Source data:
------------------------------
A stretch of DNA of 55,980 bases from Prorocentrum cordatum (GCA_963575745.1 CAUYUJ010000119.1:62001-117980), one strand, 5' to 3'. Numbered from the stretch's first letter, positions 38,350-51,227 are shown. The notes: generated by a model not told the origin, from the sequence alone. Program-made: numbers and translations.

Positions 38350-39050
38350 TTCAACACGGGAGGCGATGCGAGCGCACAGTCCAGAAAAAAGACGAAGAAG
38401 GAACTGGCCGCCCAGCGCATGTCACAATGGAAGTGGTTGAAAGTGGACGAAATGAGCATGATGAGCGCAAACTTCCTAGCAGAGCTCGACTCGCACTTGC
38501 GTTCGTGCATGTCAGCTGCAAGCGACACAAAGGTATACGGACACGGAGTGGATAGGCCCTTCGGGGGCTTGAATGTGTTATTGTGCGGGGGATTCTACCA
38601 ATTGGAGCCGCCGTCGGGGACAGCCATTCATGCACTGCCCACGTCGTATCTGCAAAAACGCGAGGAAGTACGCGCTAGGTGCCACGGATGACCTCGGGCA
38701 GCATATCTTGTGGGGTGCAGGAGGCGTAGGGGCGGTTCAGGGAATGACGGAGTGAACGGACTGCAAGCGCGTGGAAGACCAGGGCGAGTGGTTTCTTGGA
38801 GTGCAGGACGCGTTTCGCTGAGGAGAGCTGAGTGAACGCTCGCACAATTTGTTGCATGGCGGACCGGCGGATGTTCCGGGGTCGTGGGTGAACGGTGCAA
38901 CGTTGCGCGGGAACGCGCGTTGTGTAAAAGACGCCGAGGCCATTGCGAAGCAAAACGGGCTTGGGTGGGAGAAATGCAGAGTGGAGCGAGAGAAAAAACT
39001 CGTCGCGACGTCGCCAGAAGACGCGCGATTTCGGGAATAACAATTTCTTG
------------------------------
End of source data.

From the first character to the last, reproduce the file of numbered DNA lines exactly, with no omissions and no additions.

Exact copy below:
A stretch of DNA of 55,980 bases from Prorocentrum cordatum (GCA_963575745.1 CAUYUJ010000119.1:62001-117980), one strand, 5' to 3'. Numbered from the stretch's first letter, positions 38,350-51,227 are shown. The notes: generated by a model not told the origin, from the sequence alone. Program-made: numbers and translations.

Positions 38350-39050
38350 TTCAACACGGGAGGCGATGCGAGCGCACAGTCCAGAAAAAAGACGAAGAAG
38401 GAACTGGCCGCCCAGCGCATGTCACAATGGAAGTGGTTGAAAGTGGACGAAATGAGCATGATGAGCGCAAACTTCCTAGCAGAGCTCGACTCGCACTTGC
38501 GTTCGTGCATGTCAGCTGCAAGCGACACAAAGGTATACGGACACGGAGTGGATAGGCCCTTCGGGGGCTTGAATGTGTTATTGTGCGGGGGATTCTACCA
38601 ATTGGAGCCGCCGTCGGGGACAGCCATTCATGCACTGCCCACGTCGTATCTGCAAAAACGCGAGGAAGTACGCGCTAGGTGCCACGGATGACCTCGGGCA
38701 GCATATCTTGTGGGGTGCAGGAGGCGTAGGGGCGGTTCAGGGAATGACGGAGTGAACGGACTGCAAGCGCGTGGAAGACCAGGGCGAGTGGTTTCTTGGA
38801 GTGCAGGACGCGTTTCGCTGAGGAGAGCTGAGTGAACGCTCGCACAATTTGTTGCATGGCGGACCGGCGGATGTTCCGGGGTCGTGGGTGAACGGTGCAA
38901 CGTTGCGCGGGAACGCGCGTTGTGTAAAAGACGCCGAGGCCATTGCGAAGCAAAACGGGCTTGGGTGGGAGAAATGCAGAGTGGAGCGAGAGAAAAAACT
39001 CGTCGCGACGTCGCCAGAAGACGCGCGATTTCGGGAATAACAATTTCTTG